[USEofRPLinfo] introduces the terms RPL-Aware-Leaf (RAL) and RPL- Section 2 of [USEofRPLinfo] defines the terms RPL Leaf, RPL-Aware-
Unaware Leaf (RUL). A RAL is a Leaf that injects Host routes in RPL Leaf (RAL) and RPL-Unaware Leaf (RUL). A RPL Leaf is a Host attached
to manage the reachability of its IPv6 addresses. Conversely, a RUL to one or more RPL router(s); as such, it relies on the RPL router(s)
does not participate to RPL and cannot inject routes. Section 5 to forward its traffic across the RPL domain but does not forward
details a Host-to-Router interface that the RUL needs to implement to traffic from another node. As opposed to the RAL, the RUL does not
advertise its IPv6 addresses to a Router that supports this participate to RPL, and relies on its RPL router(s) also to inject
specification. This document specifies how the Router injects those the routes to its IPv6 addresses in the RPL domain.
addresses as Host routes in the RPL network on behalf of the RUL.
This specification leverages the Address Registration mechanism A RUL may be unable to participate because it is very energy-
defined in 6LoWPAN ND to enable a 6LoWPAN Node (6LN) acting as a RUL constrained, code-space constrained, or because it would be unsafe to
to interface with a 6LoWPAN Router (6LR) that is also an RPL-Aware let it inject routes in RPL. Using 6LoWPAN ND as opposed to RPL as
router, and request that this router inject a Host route for the the Host-to-Router interface limits the surface of the possible
Registered Address in RPL on its behalf. A RUL may be unable to attacks by the RUL against the RPL domain, and can protect RUL for
participate because it is very energy-constrained, code-space its address ownership.
constrained, or because it would be unsafe to let it inject routes in
RPL. Using 6LowPAN ND as the interface for the RUL limits the This document specifies how the Router injects the Host routes in the
surface of the possible attacks and optionally protects the address RPL domain on behalf of the RUL. Section 5 details how the RUL can
ownership. leverage 6LoWPAN ND to obtain the routing services from the router.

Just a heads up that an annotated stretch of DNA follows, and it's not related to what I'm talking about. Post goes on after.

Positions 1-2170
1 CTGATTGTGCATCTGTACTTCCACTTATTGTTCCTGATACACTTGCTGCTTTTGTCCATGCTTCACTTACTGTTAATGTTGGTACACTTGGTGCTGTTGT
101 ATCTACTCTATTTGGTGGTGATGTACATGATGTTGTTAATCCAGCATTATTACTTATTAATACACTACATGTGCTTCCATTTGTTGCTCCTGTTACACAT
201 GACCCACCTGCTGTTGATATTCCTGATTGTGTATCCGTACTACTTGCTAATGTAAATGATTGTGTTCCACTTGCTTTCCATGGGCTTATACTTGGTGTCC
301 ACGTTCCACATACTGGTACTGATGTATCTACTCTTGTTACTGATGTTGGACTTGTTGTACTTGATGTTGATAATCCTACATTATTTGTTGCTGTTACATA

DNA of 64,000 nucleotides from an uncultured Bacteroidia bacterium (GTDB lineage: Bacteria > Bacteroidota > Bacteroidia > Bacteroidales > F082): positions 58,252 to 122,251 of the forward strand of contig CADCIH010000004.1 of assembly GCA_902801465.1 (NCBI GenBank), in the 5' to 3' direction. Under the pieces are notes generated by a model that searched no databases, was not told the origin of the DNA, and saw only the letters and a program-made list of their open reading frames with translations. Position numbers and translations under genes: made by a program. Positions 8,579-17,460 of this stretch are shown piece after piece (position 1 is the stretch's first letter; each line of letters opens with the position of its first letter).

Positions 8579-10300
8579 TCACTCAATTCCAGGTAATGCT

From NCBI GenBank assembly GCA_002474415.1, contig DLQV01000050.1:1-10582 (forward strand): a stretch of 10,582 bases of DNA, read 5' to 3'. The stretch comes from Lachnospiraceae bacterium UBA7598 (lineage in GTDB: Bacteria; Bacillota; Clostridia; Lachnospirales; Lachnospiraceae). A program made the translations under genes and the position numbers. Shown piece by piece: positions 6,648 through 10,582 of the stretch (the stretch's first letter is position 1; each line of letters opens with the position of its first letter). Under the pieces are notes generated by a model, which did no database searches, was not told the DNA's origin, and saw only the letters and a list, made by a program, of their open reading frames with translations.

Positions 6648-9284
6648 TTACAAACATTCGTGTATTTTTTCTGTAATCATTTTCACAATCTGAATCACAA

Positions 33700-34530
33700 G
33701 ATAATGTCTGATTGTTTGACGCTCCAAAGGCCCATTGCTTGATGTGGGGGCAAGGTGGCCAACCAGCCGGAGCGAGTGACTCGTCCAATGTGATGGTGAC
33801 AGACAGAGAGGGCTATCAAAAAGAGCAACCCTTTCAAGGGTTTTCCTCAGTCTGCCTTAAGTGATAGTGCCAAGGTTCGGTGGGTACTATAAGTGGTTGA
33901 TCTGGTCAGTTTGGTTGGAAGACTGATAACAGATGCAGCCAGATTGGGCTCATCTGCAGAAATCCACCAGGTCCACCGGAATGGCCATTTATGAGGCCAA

In that model, the RUL is also a 6LoWPAN Node (6LN) and the RPL-Aware
router is also a 6LoWPAN Router (6LR). Using the 6LoWPAN ND Address
Registration mechanism, the RUL signals that the router must inject a
Host route for the Registered Address.
The RPL Non-Storing Mode mechanism is used to extend the routing The RPL Non-Storing Mode mechanism is used to extend the routing
state with connectivity to the RULs even when the DODAG is operated state with connectivity to the RULs even when the DODAG is operated
in Storing Mode. The unicast packet forwarding operation by the 6LR in Storing Mode. The unicast packet forwarding operation by the 6LR
serving a RUL is described in section 4.1 of [USEofRPLinfo]. serving a RUL is described in section 4.1 of [USEofRPLinfo].
Examples of possible RULs include lightly powered sensors such as Examples of possible RULs include severely energy constrained sensors
window smash sensor (alarm system), and kinetically powered light such as window smash sensor (alarm system), and kinetically powered
switches. Other applications of this specification may include a light switches. Other applications of this specification may include
smart grid network that controls appliances - such as washing a smart grid network that controls appliances - such as washing
machines or the heating system - in the home. Appliances may not machines or the heating system - in the home. Appliances may not
participate to the RPL protocol operated in the Smartgrid network but participate to the RPL protocol operated in the Smartgrid network but
can still interact with the Smartgrid for control and/or metering. can still interact with the Smartgrid for control and/or metering.
This document is organized as follows: This document is organized as follows:
* Section 3 and Section 4 present salient aspects of RPL and 6LoWPAN * Section 3 and Section 4 present in a non-normative fashion the
ND, respectively, that are leveraged in this specification to salient aspects of RPL and 6LoWPAN ND, respectively, that are
provide connectivity to a RUL across a RPL network. leveraged in this specification to provide connectivity to a 6LN
acting as a RUL across a RPL network.
* Section 5 lists the expectations that a RUL needs to match in * Section 5 lists the expectations that a RUL needs to match in
order to be served by a RPL router that complies with this order to be served by a RPL router that complies with this
specification. specification.
* Section 6 presents the changes made to [RFC6550]; a new behavior * Section 6 presents the changes made to [RFC6550]; a new behavior
is introduced whereby the 6LR advertises the 6LN's addresses in a is introduced whereby the 6LR advertises the 6LN's addresses in a
RPL DAO message based on the ND registration by the 6LN, and the RPL DAO message based on the ND registration by the 6LN, and the
RPL root performs the EDAR/EDAC exchange with the 6LBR on behalf RPL root performs the EDAR/EDAC exchange with the 6LBR on behalf
of the 6LR; modifications are introduced to some RPL options and of the 6LR; modifications are introduced to some RPL options and
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2.1. Requirements Language 2.1. Requirements Language